Dag Hammarskjold – a Life Retold

Hammarskjold 

A review essay, based on Dag Hammarskjold: Markings of his Life, by Henrik Berggren

 

Reviewed for Peacehawks by Jamie Arbuckle

 

 

You asked for burdens to carry – And howled  when they were placed on your shoulders.

Dag Hammarskjold, Markings

 

 

Introduction

 

On 4 November 1956 the General Assembly of the United Nations requested the Secretary General, who was then Dag Hammarskjold, “to submit a plan for … an emergency international United Nations force to secure and supervise the cessation of hostilities” in the Middle East. Peacekeeping had been born. It was five days before my sixteenth birthday, and I was already a voracious reader and a heavy consumer of news. I said to my father, “I have seen the future, and it has to work.”  My father, who had lived through two World Wars, the Great Depression and the Korean Conflict, was in my memory of those distant days, reserved in his reaction.  But this was to be my world, not his – his work was largely done. Here was the beginning of my adulthood and the grounding in me of my vocation: I was to be a soldier for peace.

 

So for me any talk or remembrance of Dag Hammarskjold is intensely personal, sending me back  to my earliest beginnings, and spanning much of the rest of my professional life, and beyond. The real prime mover of the birth of peacekeeping was Lester B. Pearson, who was awarded the Nobel Peace Prize for his efforts (so was Hammarskjold, posthumously), and was later Prime Minister of Canada as my adopted country became one of the leaders of international peacekeeping operations. Shortly after my retirement from the Canadian Army, I met my wife as we both worked at the Lester B. Pearson Canadian International Peacekeeping Training Centre in Nova Scotia. Today on our shelves we each have our heavily annotated copies of Markings,  which we have each carried for  over 50 years.

 

Henrik Berggren’s book Dag Hammarskjold – Markings of his Life is a skilful, entertaining and entirely useful re-telling of the more personal aspects of the life. It is especially important that it is retold afresh in and for this generation, from whom these important events might otherwise slip away.  The book is generously illustrated, affording us a real feel for the personalities and the times.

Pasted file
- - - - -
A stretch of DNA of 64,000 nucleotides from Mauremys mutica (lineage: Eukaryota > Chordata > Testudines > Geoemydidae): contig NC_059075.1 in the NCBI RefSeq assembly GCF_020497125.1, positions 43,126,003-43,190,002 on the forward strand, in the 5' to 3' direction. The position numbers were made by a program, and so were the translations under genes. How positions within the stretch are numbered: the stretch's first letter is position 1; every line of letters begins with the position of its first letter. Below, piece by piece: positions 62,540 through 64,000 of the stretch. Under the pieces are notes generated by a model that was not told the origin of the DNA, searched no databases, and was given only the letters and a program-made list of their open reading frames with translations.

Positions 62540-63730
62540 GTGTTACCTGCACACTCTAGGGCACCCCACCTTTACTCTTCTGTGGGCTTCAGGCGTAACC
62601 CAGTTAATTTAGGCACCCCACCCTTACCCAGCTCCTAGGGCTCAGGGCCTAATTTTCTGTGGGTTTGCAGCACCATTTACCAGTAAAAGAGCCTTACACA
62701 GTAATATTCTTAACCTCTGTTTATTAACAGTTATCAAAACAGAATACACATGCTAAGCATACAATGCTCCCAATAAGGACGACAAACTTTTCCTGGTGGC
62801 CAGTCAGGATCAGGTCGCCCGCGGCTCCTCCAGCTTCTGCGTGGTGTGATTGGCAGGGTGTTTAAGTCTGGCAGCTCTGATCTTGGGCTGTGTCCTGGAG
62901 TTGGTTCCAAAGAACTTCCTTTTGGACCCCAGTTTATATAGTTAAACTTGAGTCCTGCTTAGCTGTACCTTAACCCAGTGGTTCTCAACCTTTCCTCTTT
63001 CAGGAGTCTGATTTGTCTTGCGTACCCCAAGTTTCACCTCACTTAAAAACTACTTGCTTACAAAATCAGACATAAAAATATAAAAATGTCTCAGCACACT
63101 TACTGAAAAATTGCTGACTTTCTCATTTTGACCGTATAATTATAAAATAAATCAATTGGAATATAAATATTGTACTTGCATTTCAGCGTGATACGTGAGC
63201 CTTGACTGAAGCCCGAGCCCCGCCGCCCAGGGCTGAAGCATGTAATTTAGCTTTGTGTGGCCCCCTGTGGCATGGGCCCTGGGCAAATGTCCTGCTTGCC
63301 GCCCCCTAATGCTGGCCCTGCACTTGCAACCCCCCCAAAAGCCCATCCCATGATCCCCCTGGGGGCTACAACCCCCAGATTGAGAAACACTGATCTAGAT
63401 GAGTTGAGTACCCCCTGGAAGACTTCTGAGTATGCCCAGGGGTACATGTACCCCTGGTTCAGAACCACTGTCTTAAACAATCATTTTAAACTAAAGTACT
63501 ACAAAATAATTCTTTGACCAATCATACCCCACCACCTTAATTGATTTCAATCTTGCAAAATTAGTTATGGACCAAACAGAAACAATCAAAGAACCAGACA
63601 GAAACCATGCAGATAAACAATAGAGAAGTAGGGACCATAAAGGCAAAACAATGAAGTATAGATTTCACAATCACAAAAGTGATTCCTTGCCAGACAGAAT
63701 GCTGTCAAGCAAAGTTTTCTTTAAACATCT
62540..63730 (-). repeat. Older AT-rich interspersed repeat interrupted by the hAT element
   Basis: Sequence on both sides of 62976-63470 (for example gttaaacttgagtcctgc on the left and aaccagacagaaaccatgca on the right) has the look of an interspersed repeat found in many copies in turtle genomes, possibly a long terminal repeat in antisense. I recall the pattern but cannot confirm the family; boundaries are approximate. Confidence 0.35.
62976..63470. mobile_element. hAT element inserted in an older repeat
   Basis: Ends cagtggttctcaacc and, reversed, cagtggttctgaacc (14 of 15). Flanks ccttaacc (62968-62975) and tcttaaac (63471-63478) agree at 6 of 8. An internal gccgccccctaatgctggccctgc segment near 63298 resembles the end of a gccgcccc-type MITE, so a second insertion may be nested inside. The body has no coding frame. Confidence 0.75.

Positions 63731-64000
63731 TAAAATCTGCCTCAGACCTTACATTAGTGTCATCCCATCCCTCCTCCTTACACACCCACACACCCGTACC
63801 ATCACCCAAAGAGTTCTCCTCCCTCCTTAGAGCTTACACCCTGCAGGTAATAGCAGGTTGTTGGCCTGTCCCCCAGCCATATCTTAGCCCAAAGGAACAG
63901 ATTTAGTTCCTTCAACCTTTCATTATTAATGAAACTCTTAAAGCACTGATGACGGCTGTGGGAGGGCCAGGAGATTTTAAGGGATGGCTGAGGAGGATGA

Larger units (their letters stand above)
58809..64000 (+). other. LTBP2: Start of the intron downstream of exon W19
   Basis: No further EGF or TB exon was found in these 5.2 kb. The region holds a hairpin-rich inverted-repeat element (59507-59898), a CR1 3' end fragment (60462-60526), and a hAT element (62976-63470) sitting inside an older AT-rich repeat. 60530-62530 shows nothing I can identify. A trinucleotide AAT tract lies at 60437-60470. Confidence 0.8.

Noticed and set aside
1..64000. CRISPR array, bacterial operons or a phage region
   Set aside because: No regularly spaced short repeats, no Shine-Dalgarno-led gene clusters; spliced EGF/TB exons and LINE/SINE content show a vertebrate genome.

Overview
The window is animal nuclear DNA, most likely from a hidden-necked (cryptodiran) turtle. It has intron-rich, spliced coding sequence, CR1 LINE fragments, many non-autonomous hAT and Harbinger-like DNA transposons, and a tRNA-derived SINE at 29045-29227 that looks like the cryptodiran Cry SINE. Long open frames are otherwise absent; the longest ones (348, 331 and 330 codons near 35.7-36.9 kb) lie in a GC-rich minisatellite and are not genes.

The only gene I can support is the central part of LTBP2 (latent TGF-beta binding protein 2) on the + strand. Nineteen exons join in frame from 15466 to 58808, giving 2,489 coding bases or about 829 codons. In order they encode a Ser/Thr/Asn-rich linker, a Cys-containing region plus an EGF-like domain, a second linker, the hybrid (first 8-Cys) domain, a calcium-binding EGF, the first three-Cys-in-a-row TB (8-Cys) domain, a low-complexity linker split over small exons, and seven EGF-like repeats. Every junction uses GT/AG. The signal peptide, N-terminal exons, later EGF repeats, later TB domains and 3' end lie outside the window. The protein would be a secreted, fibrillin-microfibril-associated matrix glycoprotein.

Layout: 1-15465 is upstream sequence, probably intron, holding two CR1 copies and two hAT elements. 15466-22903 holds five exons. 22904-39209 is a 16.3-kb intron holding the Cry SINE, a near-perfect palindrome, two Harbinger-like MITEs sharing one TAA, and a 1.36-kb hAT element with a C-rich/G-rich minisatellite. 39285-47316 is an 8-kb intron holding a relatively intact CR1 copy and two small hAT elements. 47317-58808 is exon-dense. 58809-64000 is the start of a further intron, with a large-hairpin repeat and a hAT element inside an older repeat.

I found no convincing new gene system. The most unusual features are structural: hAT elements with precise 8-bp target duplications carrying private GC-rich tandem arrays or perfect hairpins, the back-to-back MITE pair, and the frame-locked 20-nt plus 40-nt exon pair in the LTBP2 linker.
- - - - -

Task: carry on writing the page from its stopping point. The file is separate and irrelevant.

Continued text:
This book might easily be dismissed as hagiography, but Hammarskjold’s was in many respects an exemplary life, and hagiography does not imply inaccuracy. In these days of baseness of aims and personalities, and the almost total absence of international statesmen of character, there is certainly much to be gained from a review of such a strongly moral character, who also got things done, who also delivered on promises.  That the book is so strongly personal in  its scope does suggest to me a mild corrective in relating in somewhat more detail what I regard as the most important events of Hammarskjold’s all-too-brief time, his eight-year ministry (1953-1961). These were, firstly, the events of 1956, when peacekeeping was born, and Hammarskjold defined himself and his job, “for succeeding generations”.  Then we will have more to say on the subject of the birth of peace enforcement operations in the (former Belgian) Congo in 1961, and then their near-disappearance from the UN’s tool kit, for the next more-than 30 years.

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Fog of Peace

The Fog of Peace: A Memoir of International Peacekeeping in the 21st Century

 

by Jean-Marie Guehenno[1]

 

Reviewed by James V. Arbuckle, for Peacehawks

 

Introduction

 

Jean-Marie Guehenno was appointed United Nations Under-Secretary General for Peacekeeping Operations (USG PKO) in 2000, and held that position until 2008.  A “scholar-diplomat”, as one blurbist has characterized him, he was until  his appointment without direct experience of the United Nations.

 

The Department of Peacekeeping Operations (DPKO) was created in 1992 from the Department of Special Political Affairs, which had been responsible for PKOs since their inception in 1948.  The then USG for that Department, Marrack Goulding, assumed the leadership of the new DPKO until he was succeeded by Kofi Annan in 1993. Annan was replaced by Bernard Miyet of France in 1997 when Annan  became Secretary-General[2].  Since then all DPKO USGs have been French, and on 1 April  of this year Jean-Pierre Lacroix will replace Herve Ladsus.